Operation not permitted makes me think that this is a filesystem permissions issue, or an issue with a permissions issue related to pam_limits resource limit (The OP mentions /etc/security/limits.conf).

    I don't mean sound like I'm complaining, I'm just trying to quickly compress some old files and am rather irked by the time-consuming learning curve and due to a lack of time that I had allocated to this task.

    7zip is an amazingly powerful tool, with very configurable and complex command line options, but a rather steep learning curve. (I'd compare it to ffmpeg or mencoder in it's sheer number of options and complexity of use to a newcomer). IMHO, the documentation is rather good, but could use some improvement. I'd recommend newcomers start with the peazip tool, as it provides a GUI to generate a command line for 7z and to see what options to use. However, I did precisely that and copied the command line (albeit from another OS platform) to use on linux, yet it did not work and gave me this apparent permissions error with a dead-end thread with no solution.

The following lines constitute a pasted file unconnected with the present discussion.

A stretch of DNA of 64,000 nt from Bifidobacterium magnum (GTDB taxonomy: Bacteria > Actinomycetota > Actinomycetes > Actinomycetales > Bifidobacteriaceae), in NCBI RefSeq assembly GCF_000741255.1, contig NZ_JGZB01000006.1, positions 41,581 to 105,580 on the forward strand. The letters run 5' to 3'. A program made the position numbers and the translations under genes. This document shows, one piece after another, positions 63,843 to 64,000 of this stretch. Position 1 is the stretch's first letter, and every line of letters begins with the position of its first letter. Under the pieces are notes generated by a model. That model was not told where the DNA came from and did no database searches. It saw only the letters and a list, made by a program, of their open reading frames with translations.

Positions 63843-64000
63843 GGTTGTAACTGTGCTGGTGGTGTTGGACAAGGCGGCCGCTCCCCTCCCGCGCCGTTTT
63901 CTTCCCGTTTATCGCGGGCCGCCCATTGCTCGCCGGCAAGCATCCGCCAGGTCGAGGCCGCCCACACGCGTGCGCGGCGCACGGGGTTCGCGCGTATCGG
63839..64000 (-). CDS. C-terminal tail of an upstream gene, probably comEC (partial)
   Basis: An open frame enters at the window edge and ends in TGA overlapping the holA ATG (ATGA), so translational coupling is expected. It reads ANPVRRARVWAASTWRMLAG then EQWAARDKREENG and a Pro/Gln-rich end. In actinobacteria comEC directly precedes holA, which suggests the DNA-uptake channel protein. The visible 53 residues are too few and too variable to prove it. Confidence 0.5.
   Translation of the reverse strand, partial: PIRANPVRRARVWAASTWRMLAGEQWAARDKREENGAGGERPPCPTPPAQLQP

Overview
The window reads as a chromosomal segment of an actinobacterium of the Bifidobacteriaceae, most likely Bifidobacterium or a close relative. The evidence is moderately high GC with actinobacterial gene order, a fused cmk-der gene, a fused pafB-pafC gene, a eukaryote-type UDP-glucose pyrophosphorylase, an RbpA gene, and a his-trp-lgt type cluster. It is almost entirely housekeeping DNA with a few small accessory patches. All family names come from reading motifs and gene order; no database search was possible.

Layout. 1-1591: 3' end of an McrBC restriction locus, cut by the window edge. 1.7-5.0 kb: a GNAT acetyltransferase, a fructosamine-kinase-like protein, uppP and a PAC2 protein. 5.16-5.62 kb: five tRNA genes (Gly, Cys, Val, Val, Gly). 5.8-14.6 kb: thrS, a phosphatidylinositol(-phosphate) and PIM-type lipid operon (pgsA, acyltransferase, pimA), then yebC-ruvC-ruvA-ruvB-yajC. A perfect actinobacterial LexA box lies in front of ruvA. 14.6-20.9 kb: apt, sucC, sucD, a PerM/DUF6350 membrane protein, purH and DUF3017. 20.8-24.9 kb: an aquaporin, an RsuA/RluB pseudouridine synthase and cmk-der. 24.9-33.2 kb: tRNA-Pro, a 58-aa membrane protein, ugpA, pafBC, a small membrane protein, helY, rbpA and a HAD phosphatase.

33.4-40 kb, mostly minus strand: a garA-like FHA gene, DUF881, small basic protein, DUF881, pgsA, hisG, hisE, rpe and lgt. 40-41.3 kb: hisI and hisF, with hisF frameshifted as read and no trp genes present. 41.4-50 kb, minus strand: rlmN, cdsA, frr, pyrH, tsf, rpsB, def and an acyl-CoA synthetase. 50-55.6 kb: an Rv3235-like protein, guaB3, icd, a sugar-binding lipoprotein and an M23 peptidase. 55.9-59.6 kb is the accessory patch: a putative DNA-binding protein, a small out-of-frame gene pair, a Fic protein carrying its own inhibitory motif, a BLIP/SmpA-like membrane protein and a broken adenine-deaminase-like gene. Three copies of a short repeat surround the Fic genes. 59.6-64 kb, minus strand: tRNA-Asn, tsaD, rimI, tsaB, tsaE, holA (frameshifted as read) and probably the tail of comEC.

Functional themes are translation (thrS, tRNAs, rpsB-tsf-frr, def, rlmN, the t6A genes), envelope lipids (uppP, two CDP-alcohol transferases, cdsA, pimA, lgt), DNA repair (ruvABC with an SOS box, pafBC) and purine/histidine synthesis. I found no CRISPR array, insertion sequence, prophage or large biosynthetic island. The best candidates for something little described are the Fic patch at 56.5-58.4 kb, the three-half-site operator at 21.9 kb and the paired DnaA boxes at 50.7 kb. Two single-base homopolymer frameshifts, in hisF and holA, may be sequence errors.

Compounding matters, this tool (much like ffmpeg or mencoder) has the potential to do a lot of time consuming processing, making it rather frustrating for a user who carefully crafts a command line, leaves it running overnight, and then comes back to an error that isn't very helpful, especially for those with a time budget. @OP: Please post a solution, it will greatly help the community.

    </rant>

    Problem

    I run a p7zip command to compress files, and it only fails when I run it on a set of very large files. Running it on a smaller set of files works fine!

    Here's the command I ran:

    7z a -t7z -m0=LZMA -mmt=2 -mx9 -md=64m -mfb=64 -ms=4g "-w${WORKING_DIR}" ${TARGET_DIR}/${MY_FILENAME}.7z "${DIR_TO_COMPRESS}"
    

    Which gave me:

    p7zip Version 9.20 (locale=en_US.UTF-8,Utf16=on,HugeFiles=on,2 CPUs)
    Scanning
    
    Creating archive /media/my_drive/my_dir.7z
    
    Compressing  my_dir/my_file-00.rar
    Compressing  my_dir/my_file-01.rar
    Compressing  my_dir/my_file-02.rar
    Compressing  my_dir/my_file-03.rar
    Compressing  my_dir/my_file-04.rar
    Compressing  my_dir/my_file-05.rar
    Compressing  my_dir/my_file-06.rar
    Compressing  my_dir/my_file-07.rar
    Compressing  my_dir/my_file-08.rar
    Compressing  my_dir/my_file-09.rar
    Compressing  my_dir/my_file-10.rar
    Compressing  my_dir/my_file-11.rar
    Compressing  my_dir/my_file-12.rar
    Compressing  my_dir/my_file-13.rar
    Compressing  my_dir/my_file-14.rar
    Compressing  my_dir/my_file-15.rar
    Compressing  my_dir/my_file-16.rar
    Compressing  my_dir/my_file-17.rar
    
    System error:
    Operation not permitted
    

    (There were 32 rar files in this example)